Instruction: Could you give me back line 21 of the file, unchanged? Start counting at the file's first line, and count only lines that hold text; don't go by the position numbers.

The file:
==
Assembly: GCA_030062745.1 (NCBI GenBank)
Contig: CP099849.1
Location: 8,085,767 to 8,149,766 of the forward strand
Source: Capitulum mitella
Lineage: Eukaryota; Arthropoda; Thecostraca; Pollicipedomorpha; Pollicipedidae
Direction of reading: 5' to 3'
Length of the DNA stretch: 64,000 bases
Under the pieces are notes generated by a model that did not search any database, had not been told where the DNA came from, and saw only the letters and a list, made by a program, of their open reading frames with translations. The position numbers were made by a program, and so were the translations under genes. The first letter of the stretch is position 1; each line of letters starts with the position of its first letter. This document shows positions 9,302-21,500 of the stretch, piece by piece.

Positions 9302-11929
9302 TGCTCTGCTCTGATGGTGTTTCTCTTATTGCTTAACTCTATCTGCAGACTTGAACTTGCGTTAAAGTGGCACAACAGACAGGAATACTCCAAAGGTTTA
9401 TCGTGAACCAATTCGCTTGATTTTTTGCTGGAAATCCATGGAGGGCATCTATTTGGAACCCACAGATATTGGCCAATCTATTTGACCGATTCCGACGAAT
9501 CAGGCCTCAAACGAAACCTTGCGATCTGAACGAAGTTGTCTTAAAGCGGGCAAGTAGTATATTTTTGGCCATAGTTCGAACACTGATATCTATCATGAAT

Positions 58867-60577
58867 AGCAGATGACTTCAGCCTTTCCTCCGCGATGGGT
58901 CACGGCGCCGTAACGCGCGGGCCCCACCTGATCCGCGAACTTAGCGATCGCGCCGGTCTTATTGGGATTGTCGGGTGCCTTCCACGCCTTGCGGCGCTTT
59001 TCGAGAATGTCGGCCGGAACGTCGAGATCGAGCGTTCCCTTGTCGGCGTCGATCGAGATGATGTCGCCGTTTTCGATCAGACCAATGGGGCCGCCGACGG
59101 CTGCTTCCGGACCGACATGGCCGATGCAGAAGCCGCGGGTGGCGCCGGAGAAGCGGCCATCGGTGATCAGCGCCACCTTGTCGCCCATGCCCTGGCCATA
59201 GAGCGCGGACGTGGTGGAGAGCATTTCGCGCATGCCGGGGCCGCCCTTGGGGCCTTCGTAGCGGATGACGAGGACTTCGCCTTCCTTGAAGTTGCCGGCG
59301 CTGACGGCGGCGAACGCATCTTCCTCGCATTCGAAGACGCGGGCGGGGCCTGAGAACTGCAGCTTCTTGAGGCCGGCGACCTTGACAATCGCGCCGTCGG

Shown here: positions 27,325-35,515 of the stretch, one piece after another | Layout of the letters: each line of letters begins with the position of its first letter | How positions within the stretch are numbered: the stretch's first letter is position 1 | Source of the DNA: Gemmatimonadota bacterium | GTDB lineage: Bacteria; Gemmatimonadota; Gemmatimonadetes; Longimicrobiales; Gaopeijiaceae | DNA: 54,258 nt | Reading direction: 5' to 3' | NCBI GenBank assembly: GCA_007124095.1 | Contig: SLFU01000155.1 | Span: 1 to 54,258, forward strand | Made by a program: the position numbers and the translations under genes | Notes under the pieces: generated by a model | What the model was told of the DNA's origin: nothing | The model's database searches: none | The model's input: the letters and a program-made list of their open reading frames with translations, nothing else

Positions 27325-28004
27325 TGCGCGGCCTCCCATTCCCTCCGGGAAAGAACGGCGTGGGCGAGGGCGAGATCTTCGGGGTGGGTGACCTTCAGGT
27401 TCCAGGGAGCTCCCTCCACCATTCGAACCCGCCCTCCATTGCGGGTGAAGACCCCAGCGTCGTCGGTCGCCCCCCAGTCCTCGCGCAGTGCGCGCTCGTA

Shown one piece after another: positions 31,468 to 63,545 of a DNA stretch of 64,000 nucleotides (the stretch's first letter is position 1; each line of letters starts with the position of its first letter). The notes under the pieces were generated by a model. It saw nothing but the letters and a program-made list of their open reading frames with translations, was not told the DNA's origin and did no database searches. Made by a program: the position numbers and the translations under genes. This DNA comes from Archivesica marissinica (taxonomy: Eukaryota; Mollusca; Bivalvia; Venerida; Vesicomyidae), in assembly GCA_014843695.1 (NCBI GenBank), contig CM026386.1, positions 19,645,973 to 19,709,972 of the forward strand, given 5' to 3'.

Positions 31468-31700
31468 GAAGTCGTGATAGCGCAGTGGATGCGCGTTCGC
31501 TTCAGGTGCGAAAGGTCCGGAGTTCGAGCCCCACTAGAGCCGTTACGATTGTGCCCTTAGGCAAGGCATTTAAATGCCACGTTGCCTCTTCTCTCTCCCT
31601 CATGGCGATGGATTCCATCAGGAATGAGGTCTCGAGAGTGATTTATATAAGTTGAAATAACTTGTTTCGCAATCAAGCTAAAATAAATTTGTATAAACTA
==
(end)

Positions 27325-28004